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Obituary of Mary Kimbrough: Trailblazing reporter, prolific author

This article first appeared in the St. Louis Beacon, Aug. 22, 2009 - When Mary Kimbrough received the St. Louis Media Halls of Fame Award in 2007, she told the St. Louis Journalism Review, "I cherish the memories of my favorite interviews.” By the time she died of infirmities on Thursday (Aug. 20, 2009) at her home at McKnight Place Extended Care in St. Louis, Ms. Kimbrough had amassed a treasure trove of those memories. She was 94.

Ms. Kimbrough, the daughter of a college professor and a music teacher, was born Nov. 27, 1914, in Lebanon, Tenn., and grew up in Tulsa, Okla. After graduating from the University of Tulsa, she did graduate work in journalism at the University of Oklahoma. She then began her career as a real-life Lois Lane, perhaps a little less feisty but a lot smarter. She entered the male-dominated newsrooms of major newspapers, beginning in the 1930s at the Tulsa Tribune, earning $20 a week.

After arriving in St. Louis, Ms. Kimbrough worked at the St. Louis Post-Dispatch, and the now defunct Gardner Advertising agency, the St. Louis Star-Times and the St. Louis Globe-Democrat, from which she retired.

“Hire me if you want to close down your newspaper,” Ms. Kimbrough’s niece, Mary Gould, said her aunt often joked.

Not so, said one of her closest friends, Verna Smith, whom she met in 1946, and with whom she co-chaired the Missouri Press Women’s Quest Awards for 24 years.

Ms. Kimbrough “was the epitome of an outstanding journalist with an unequaled sense of humor,” Smith said. “She never said anything bad about anybody; she just had a joy of living.”

Ms. Kimbrough covered such diverse topics as racial equality, women in prison, riding in a cage with a gorilla and having her hair done in an airplane. For many years she wrote the Globe’s annual “Man of the Year” tribute.

She told her niece that “there’s a story in everything” -- even a park bench.

Gould recalled: “I learned that when she was a little girl, there was a bench on the University of Tulsa campus where her father worked, where she’d sit and wait for him and wonder what that bench would have to say about all the people who had gone back and fourth past it and sat on it. That’s when, she said, she got the idea she wanted to be a writer.”

Ms. Kimbrough wrote with sensitivity, imagination and panache. 

In a 1977 Globe-Democrat story about the efforts of Rev. Maurice B. McNamee, S.J., to save a landmark on Saint Louis University’s campus, she wrote: “Ghosts tread softly through the spacious rooms of Cupples House, but they are a lively breed of spirits in their born-again home. ‘Father Mac’ would have it no other way.” She called McNamee a "bulldog in a Roman collar.”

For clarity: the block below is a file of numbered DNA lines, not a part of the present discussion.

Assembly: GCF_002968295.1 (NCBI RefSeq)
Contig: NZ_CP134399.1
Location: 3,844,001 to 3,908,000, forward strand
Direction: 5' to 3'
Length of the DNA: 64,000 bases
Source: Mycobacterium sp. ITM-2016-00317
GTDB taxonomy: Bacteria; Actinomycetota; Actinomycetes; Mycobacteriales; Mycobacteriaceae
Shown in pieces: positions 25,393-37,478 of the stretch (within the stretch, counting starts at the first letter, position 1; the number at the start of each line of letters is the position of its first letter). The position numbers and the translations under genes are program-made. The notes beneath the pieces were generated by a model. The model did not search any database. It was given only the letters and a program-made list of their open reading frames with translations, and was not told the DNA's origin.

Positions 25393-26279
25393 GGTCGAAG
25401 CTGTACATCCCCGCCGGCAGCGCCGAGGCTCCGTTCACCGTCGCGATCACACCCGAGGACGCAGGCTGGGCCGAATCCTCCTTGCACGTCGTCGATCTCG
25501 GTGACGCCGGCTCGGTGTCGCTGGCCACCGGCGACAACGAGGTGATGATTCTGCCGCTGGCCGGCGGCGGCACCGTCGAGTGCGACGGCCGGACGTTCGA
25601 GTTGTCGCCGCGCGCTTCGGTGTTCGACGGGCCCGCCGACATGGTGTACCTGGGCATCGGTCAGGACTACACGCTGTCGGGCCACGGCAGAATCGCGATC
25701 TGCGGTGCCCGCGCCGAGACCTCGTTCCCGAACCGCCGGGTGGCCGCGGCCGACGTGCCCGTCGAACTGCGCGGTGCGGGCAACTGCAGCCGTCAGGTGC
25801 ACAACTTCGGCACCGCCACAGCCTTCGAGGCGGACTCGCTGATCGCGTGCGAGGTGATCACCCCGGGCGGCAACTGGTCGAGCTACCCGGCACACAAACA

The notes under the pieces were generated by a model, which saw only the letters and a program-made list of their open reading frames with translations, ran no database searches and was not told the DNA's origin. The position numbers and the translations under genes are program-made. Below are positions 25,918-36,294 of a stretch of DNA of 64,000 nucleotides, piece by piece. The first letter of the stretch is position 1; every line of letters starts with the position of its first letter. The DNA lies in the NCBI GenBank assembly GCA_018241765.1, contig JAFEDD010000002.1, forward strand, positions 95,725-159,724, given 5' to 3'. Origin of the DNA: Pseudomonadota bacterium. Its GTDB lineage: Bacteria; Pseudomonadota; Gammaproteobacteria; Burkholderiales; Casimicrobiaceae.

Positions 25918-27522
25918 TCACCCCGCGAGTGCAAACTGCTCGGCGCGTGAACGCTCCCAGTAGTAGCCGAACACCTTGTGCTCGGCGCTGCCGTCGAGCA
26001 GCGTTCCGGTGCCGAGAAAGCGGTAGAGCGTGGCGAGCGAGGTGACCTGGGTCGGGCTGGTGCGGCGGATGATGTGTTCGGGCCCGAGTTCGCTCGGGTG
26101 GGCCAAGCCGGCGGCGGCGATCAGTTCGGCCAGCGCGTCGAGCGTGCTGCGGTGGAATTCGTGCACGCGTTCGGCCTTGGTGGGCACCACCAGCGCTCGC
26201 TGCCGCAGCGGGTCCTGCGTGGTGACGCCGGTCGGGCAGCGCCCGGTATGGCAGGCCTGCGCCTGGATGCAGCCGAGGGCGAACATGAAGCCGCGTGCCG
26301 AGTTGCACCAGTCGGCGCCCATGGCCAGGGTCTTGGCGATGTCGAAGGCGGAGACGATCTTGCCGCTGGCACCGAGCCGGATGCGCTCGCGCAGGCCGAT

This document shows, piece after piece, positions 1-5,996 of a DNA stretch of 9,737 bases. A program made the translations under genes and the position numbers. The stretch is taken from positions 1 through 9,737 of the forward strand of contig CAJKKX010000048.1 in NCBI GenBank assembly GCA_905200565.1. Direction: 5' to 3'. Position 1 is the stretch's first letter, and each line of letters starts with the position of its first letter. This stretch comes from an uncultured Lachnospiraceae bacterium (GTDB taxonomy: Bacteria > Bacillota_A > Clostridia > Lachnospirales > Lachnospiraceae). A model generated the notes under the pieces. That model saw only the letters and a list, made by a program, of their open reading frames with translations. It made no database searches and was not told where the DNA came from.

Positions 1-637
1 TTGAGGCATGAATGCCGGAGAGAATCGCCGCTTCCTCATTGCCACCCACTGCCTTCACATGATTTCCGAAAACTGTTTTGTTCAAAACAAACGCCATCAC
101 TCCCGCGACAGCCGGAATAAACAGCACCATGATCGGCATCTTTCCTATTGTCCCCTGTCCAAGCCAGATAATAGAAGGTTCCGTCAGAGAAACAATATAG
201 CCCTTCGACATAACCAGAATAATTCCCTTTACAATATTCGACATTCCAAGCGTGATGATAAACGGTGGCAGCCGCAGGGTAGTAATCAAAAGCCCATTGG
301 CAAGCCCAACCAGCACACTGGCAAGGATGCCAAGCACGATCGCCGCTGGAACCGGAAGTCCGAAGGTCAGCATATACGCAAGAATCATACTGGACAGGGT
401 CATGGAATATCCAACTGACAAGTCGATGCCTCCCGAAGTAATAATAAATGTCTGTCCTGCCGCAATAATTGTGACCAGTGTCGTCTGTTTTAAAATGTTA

Ms. Kimbrough was the author of 16 books, including three written during her retirement. Her work included "The Muny: St. Louis' Outdoor Theater"; "Movers and Shakers: Men Who Have Shaped Saint Louis," with David R. Brown and Justin L. Faherty; "Victory Without Violence: The First Ten Years of the St. Louis Committee of Racial Equality," with Margaret W. Dagen; "The Children's Home Society of Missouri, Its First 100 Years," and the memoirs of her former colleague, Globe-Democrat publisher G. Duncan Bauman, "Behind the Headlines: Stories about People and Events Which Shaped St. Louis."

Ms. Kimbrough was a longtime member of the Press Club of Metropolitan St. Louis and a former national president of Theta Sigma Phi (now Association for Women in Communications). She was the first woman to receive the Media Person of the Year Award from the Press Club in 1992. She also received the Virginia Betts White Quest Lifetime Award from Missouri Press Women-St. Louis Chapter, an award she helped to originate for the Missouri affiliate 28 years ago, the National Federation of Press Women’s Communicator of Achievement in 2004, and she was inducted into St. Louis Media Halls of Fame in 2007.

She never retired in any real sense of the word. She remained committed to mentoring aspiring writers of all ages and she taught writing classes for the young and the old. She continued her own writing and volunteered for many worthwhile efforts, including the press archives at the St. Louis Public Library, which has accumulated a massive file on Ms. Kimbrough, one of St. Louis’ best known reporters and authors.

“There was no place we could go in St. Louis without people knowing her,” Gould said.

Ms. Kimbrough who never married or had children, was a member of Christian Science Church. In recent years, she had lived at the Brentmoor Retirement Community in Ladue, but she spent most of her life in University City.

She was preceded in death by her parents, Charles H. Kimbrough and Annette Haydon Kimbrough; her brother, Haydon McDonnold, and her sister, Annette Kimbrough Gould.

In addition to her niece and namesake, Mary, of St. Louis, her survivors include another niece, Annette (Fred) Tromly of Toronto, Canada, and a nephew, David Gould, of Houston, Texas.

Ms. Kimbrough’s private family services will be in Tulsa, where she will be buried near her parents and her sister. A memorial in St. Louis is being planned for a later date. Memorial contributions in Ms. Kimbrough’s name may be made to the Press Club of Metropolitan St. Louis , P.O. Box 410522, Creve Coeur, Mo. 63141, and Mathews-Dickey Boys’ & Girls’ Club , 4245 North Kingshighway Boulevar., St. Louis, Mo. 63115.

Gloria Ross is the head of Okara Communications and the storywriter for AfterWords, an obituary-writing and production service.

Gloria S. Ross is the head of Okara Communications and AfterWords, an obituary-writing and design service.